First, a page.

Business Irish

Monday 5 December 2016

Bank board members to go, new culture at top - Regulator

Independent.ie reporters

Published 06/05/2011 | 09:24

Changes to Ireland’s banking regulatory system will take years to implement but progress is being made, Financial Regulator Mathew Elderfield has revealed.

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Rigorous and systematic processes are currently being put in place at the Central Bank to ensure mistakes of the past are not repeated and past failures mean that there has to be a fundamental change of culture at the Central Bank.

Mr Elderfield was speaking in Galway last night where he delivered the annual Paddy Ryan Memorial lecture. He said he expected all directors who sat on bank boards before the 2008 State guarantee to have stepped down by the end of the year.

The Nyberg report, published last month, blamed the ‘herd mentality’ that prevailed in banking and among the regulatory authorities for the consensus based approach to the crisis that discouraged any challenge.

In a damning report published last year Central Bank Governor Patrick Honohan slammed financial regulators for accepting the banks’ “complacent” views that they had no problems as late as 2007. And the Watson Regling report revealed that the Financial Regulator’s role in promoting Ireland as a financial centre worked to the detriment of good banking regulation.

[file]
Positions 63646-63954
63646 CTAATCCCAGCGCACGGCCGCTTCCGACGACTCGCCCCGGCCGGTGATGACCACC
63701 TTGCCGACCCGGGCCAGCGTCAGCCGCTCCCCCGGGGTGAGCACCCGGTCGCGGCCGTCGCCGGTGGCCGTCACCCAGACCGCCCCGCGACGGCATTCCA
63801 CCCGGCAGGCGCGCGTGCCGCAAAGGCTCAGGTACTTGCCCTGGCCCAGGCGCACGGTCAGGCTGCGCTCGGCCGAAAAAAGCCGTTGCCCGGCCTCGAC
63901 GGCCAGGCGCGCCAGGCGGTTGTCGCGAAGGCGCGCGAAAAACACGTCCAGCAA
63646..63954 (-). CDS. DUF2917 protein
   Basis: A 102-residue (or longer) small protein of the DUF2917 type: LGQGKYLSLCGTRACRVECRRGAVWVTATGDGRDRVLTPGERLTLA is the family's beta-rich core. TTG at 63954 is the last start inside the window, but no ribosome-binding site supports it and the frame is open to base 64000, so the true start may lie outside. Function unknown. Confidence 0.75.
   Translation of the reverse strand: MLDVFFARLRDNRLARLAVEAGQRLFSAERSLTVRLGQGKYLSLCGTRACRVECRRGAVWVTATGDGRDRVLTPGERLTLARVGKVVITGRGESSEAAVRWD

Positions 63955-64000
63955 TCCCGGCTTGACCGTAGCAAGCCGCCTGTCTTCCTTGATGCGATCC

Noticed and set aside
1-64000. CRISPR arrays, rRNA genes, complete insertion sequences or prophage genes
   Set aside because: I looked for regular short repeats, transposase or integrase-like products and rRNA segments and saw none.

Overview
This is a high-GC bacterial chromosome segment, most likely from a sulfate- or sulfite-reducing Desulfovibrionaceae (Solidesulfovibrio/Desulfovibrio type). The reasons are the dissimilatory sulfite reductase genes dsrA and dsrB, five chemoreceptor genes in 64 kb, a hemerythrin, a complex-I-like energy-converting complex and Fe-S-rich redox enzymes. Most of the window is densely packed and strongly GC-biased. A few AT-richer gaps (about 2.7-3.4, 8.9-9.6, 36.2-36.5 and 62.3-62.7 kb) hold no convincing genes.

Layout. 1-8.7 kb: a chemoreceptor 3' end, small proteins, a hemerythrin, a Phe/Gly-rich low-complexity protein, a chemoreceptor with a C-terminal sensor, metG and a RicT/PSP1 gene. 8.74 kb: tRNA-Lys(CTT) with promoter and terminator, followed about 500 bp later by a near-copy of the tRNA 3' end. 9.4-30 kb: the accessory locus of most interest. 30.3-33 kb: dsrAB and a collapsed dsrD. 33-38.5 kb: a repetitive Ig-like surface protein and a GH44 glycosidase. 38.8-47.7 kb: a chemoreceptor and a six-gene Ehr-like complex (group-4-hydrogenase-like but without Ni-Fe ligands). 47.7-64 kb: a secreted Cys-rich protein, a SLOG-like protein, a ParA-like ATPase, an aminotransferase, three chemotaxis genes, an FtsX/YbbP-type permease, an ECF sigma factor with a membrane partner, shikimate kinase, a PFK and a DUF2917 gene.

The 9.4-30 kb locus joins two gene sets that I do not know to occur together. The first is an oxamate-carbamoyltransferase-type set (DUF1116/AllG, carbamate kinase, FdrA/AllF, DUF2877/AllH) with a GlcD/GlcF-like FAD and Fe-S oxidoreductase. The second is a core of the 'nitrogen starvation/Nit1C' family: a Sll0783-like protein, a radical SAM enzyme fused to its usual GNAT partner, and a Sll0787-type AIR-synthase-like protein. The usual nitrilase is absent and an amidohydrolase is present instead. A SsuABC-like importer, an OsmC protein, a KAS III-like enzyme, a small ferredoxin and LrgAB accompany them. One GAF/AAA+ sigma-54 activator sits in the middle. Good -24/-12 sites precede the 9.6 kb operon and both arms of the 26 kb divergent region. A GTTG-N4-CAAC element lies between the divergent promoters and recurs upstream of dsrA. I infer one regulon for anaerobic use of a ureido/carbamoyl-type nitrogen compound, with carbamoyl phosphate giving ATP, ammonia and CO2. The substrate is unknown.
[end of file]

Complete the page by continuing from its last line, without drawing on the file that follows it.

Assessments of financial institutions had to be more risk-based and the Central Bank would have to be more assertive in dealing with any problems, Mr Elderfield said.

He said the role of the Government as shareholders, combined with a willingness on the part of the Central Bank to take action against individuals who may have contributed to the crisis, would see a 'refreshing' of bank boards in the next nine months.

The regulator said new standards governing remuneration to senior bankers would be vigorously implemented so that rewards could be clawed back, if problems emerged after they had been paid out.

Mr Elderfield also said the sale of Quinn Insurance to Liberty Mutual and Anglo Irish Bank last month was a positive step, which provided a path for the business to move forward on.

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